Sal:  I echo Dawn’s sentiments completely! Dawn was my artist-crush on Instagram for some time before we met and working together in person only cemented my admiration for her work and respect for her as an artist. We called the project Touchstones, as each exchange of words and images provided a place to land, to feel anchored and connected as the turbulent waters of the pandemic and world news swirled around us. When the work is done, and the prints come down from the walls, our friendship will endure as a lasting testament to an inspirational creative journey.


Kevin:  Thank y’all for allowing us to exhibit the work and for your thoughtful answers to my questions.


To see more of their work :

Dawn Surratt
Sal Taylor Kydd

To preorder a copy of their book featuring Touchstones A Passing Song

“art + science” juried by Linda Alterwitz

The “art + science” exhibition juried by Linda Alterwitz, was in the Salon gallery from March 15 to May 19, 2019.  Linda selected thirty three images from twenty three artist.  Abbey Hepner and Mike Avery’s image “Atmosphere, from the series Optogenetic Cybernetic Translations” received the Juror’s Award.  Heino Heimann’s image “18:22:20” received the Director’s Award.  Juror’s Honorable Mentions were given to Marko Umicevic’s “Terra Incognita, Untitled #01” and Christine Zuecher’s “Distant Transmissions #17”.  Director’s Honorable Mentions were given to Daniel Kariko’s “Sun Room Corner, August 26th (Owlet Moth)” and Gerardo Stübing’s “Mesoporus perforatus”.  Stuart Williams’ image “Whiskey Webs: Maker’s Mark Cask Strength” received the Visitors’ Award.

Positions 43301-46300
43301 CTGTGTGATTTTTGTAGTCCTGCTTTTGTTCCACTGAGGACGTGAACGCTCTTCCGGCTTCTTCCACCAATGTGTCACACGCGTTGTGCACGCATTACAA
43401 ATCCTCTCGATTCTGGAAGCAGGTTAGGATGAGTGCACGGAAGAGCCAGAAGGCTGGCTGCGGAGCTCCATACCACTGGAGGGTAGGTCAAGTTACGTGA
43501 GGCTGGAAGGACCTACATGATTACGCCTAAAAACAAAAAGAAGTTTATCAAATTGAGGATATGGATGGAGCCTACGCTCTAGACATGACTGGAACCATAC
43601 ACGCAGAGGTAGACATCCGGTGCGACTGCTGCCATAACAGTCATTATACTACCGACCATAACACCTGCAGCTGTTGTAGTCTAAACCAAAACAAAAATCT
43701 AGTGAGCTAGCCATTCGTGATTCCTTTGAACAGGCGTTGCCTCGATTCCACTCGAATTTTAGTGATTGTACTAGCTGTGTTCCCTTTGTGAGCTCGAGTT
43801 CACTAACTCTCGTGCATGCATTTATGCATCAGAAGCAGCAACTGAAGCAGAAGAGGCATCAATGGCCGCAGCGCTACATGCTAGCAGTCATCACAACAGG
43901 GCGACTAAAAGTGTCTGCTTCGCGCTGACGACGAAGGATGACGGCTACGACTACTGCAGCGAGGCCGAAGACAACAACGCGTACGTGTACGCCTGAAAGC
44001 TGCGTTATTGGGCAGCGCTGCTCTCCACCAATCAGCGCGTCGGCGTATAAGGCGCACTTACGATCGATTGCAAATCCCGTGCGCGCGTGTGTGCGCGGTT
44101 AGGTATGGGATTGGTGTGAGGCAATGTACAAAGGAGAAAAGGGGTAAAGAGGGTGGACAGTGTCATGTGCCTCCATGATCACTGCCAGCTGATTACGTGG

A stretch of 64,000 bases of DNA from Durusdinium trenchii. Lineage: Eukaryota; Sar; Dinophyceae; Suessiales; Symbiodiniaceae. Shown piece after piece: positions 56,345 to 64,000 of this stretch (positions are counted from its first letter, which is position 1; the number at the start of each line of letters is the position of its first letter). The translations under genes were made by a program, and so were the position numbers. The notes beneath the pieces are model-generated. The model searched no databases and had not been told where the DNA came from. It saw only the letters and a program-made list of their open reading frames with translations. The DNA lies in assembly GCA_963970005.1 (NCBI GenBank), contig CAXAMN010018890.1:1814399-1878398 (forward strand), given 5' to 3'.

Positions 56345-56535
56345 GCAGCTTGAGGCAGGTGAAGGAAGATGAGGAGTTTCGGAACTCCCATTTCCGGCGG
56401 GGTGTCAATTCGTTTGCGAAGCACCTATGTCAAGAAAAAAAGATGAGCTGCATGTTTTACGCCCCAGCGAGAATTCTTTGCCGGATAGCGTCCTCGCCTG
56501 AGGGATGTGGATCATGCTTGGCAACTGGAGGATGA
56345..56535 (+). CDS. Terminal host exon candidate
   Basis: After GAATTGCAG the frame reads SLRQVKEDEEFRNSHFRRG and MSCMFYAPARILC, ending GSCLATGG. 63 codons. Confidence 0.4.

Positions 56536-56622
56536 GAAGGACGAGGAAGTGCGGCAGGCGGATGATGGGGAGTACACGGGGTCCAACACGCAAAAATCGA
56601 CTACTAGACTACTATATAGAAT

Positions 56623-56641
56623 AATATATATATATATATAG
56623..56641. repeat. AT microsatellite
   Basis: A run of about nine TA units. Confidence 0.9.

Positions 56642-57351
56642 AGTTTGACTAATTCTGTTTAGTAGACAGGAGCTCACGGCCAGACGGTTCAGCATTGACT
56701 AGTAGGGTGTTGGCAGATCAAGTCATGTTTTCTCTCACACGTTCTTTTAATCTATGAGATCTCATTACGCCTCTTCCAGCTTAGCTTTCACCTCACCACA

“she” juried by Joyce Tenneson

The “she” exhibition juried by Joyce Tenneson, was in the Main gallery from February 22 to April 7, 2019.  Joyce selected fifty five images from forty seven artist.  Felice Boucher’s image “Goddess Cloak” received the Juror’s Award.  Peggy Taylor Reid’s image “Strength” received the Director’s Award.  Juror’s Honorable Mentions were given to Joan Lobis Brown’s “Women of an Uncertain Age: Indomitable Baby Boomers Challenging Cultural Norms #4”, Derek Brown’s “Groupy with Hat” and Cheryl Clegg’s “Morna B., Oldest Resident of Corea, Maine”.  Director’s Honorable Mentions were given to Claudia Ruiz Gustafson’s “La Guirnalda”, David Korte’s ‘”(2018.5035): wait small fo ma sista”, Hall Puckett’s “Megan” and Steven Wilson’s “Miss Gail”.  Cheryl Clegg’s image “Yolanda at 80” received the Visitors’ Award.

“diptych” juried by Kevin Tully

The “diptych” exhibition juried by Kevin James Tully, was in the Salon gallery from January 18 to March 10, 2019.  Kevin selected thirty six  images from thirty one artist.  Julie Mixon’s images”A Seemingly Short Swim to the Other Side” and “What If…” received the Juror’s Award.  Lisa Nebenzahl’s’s image “Fall/Clouds” received the Director’s Award.  Juror’s Honorable Mentions were given to Wayne Montecalvo’s “The Wall” and Rob Whitcomb’s “Jurors Must Be”.  Director’s Honorable Mentions were given to Ray Bidegain’s “Bloom” and Lucinda Nicholas’ “Hear the Sounds of Closing Wings, of Falling Wings”.  Pat Brown’s image “Lunar” received the Visitors’ Award.